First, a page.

Rural human settlements exhibit different characteristics at different spatial scales. Soil landscape patterns respond rather differently to changing rural human settlements reflecting the multiple-scale structure of the landscape pattern. Therefore, analyzing anthropogenic activity effects on soil landscape patterns at different scales can provide a comparative evaluation of case studies in different areas, during different time periods, and at different observation scales. Interestingly, previous research rarely considered this kind of effects when studying soil landscape pattern changes and the influence of anthropogenic activities.

This work focuses on soil surface sealing, because in recent years this kind of sealing is among the most important factors of human forcing in China (this is also the case of the Tiaoxi watershed considered in this work, which is an important watershed in eastern coastal China). Moreover, the Tiaoxi surface sealing situation is applicable in many developed regions of China, which means that the proposed approach may be relevant and generalizable to other real-world situations in China. In view of these considerations, the objectives of this paper are to (1) identify soil sealing patterns due to rural anthropogenic activity in the Tiaoxi watershed; (2) investigate soil landscape pattern changes and their spatial variations during three different time periods (1985–1994, 1994–2003 and 2003–2010); and (3) derive and interpret quantitative relationships between soil landscape patterns and rural anthropogenic activity at different spatial scales.

Study area

The Tiaoxi watershed, ranging from 30°07N’ to 31°11’N and from 119°14’ to 120°13’E, is located in the northern part of Zhejiang Province, eastern coast of China (Fig 1). It covers 6,000 km2 and has 4.3 million residents. This region has an average annual temperature of 17.5°C and rainfall of 1500 mm, with a subtropical monsoon climate. Red soil is the dominant soil type, accounting for 47.06% of the total area. The second dominant soil type is paddy soil, accounting for 28.31% of the total area. Other soil types include yellow soil (3.29%), purple soil (2.31%), limestone soil (3.97%), regosols soil (10.31%), and fluvo-aquic soil (4.76%) (Fig 2) [13]. The region’s topography is slanted downward from south west to east/northeast, and the mountain heights decrease from 1500 meters to merely 3–5 meters above the sea level from southwest to northeast.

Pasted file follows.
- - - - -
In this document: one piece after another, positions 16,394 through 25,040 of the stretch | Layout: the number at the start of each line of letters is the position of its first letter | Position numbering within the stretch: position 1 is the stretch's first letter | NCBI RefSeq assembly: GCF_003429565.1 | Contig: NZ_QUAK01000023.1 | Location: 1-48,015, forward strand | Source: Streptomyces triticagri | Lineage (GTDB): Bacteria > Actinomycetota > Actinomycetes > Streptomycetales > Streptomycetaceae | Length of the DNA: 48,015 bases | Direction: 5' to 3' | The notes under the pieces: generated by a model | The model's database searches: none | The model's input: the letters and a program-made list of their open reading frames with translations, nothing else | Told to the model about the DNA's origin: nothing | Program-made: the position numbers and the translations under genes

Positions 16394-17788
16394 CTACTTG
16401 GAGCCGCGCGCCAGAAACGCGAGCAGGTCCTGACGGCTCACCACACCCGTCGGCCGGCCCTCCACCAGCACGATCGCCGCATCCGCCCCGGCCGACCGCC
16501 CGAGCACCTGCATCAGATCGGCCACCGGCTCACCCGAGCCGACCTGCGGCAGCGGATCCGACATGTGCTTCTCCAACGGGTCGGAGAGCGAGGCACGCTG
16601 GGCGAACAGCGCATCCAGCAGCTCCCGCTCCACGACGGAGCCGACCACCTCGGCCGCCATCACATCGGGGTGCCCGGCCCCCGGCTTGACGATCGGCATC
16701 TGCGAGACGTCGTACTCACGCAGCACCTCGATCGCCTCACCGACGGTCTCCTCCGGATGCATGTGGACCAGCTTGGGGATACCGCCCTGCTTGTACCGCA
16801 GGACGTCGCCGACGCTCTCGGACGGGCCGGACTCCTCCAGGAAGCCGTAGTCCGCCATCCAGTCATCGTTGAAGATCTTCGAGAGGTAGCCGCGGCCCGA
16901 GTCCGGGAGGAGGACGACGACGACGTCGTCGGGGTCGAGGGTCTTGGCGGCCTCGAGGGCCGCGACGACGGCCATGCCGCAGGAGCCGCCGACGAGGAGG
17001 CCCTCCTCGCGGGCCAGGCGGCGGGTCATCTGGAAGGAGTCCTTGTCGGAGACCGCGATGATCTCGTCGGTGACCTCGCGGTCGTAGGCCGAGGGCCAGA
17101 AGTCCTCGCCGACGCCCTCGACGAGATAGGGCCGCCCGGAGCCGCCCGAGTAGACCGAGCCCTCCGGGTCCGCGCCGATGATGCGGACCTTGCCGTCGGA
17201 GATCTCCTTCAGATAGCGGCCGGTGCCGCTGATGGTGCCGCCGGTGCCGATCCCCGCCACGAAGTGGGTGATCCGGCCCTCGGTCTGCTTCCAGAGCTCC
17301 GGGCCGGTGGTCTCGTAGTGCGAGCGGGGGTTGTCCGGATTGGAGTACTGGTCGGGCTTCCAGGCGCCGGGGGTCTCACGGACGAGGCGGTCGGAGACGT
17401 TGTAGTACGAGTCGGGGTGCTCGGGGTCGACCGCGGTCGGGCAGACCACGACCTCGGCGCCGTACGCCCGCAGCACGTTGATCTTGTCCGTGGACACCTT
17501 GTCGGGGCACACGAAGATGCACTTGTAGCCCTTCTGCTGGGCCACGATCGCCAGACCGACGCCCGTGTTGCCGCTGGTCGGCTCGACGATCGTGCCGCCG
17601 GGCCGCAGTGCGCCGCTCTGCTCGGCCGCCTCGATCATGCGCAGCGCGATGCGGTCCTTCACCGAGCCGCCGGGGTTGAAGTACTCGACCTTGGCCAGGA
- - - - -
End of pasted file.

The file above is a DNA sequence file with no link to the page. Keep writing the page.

Fig 1. Location, spatial distribution of towns and major roads of the Tiaoxi watershed, China (legend indicates elevation above sea level, in meters).

Starting in 1978, when China adopted its open-door policy, rapid socio-economic development and population growth occurred in the Tiaoxi watershed. The Gross Domestic Product (GDP) was less than 3 billion RMB in 1985, but exceeded the 150 billion RMB in 2010. In addition, its population density amounted to 438 and 478 persons per km2 in 1985 and in 2010, respectively. Remarkably, as has been documented in the relevant literature [6], rapid socio-economic development and a lack of land planning led to large-scale rural settlement expansion, which exerted significantly negative impacts on soil resources. In view of these facts, the Tiaoxi watershed is a typical example as regards the characterization of the impacts of rural anthropogenic activities on soil resources in modern China.

Materials and Method

Data and processing tools

Regional built-ups during the years 1985, 1994, 2003 and 2010 were obtained, using visual interpretation, from Landsat Thematic Mapper (TM) images (Path 119, Row 38–39; NASA and the U.S. Geological Survey) geo-referenced to UTM Zone 50 WGS 1984 coordinates [14]. Overlay analysis (facilitated by geographic information systems, GIS) was employed to delineate the expansion of rural settlements during the study period (Fig 3). The 2003 satellite data served as the basic image of visualization analysis and design, whereas on-screen enhancements were used in image interpretation. The built-up map prepared for the year 2003 was overlaid on the 1994 satellite image, and subsequently the 1994 built-up map was prepared. The vector maps of the 1985 and 2008 built-ups were prepared in a similar manner [15, 16]. The expanded built-up lands were first overlaid with the digital soil map (Fig 2). Then, the area of different soil types sealed by anthropogenic activity throughout the watershed was mapped.

Fig 3. Spatial patterns of human settlements between 1985 and 2010 across Tiaoxi watershed.

Metrics of soil landscape pattern

A wide variety of landscape metrics have been developed, which can be categorized into: (a) area/density/edge, (b) shape, (c) contagion/interspersion, and (d) diversity [17, 18]. The efficiency of the landscape metrics used in the present work to describe soil landscape patterns has been demonstrated in previous studies [14, 19]. In view of these studies, and in order to minimize redundancy among landscape metrics, we selected five landscape-level metrics from the above four categories: patch density (PD), edge density (ED), area-weighted mean shape index (SHAPE_AM), aggregation index (AI), and Shannon’s diversity index (SHDI) (Table 1).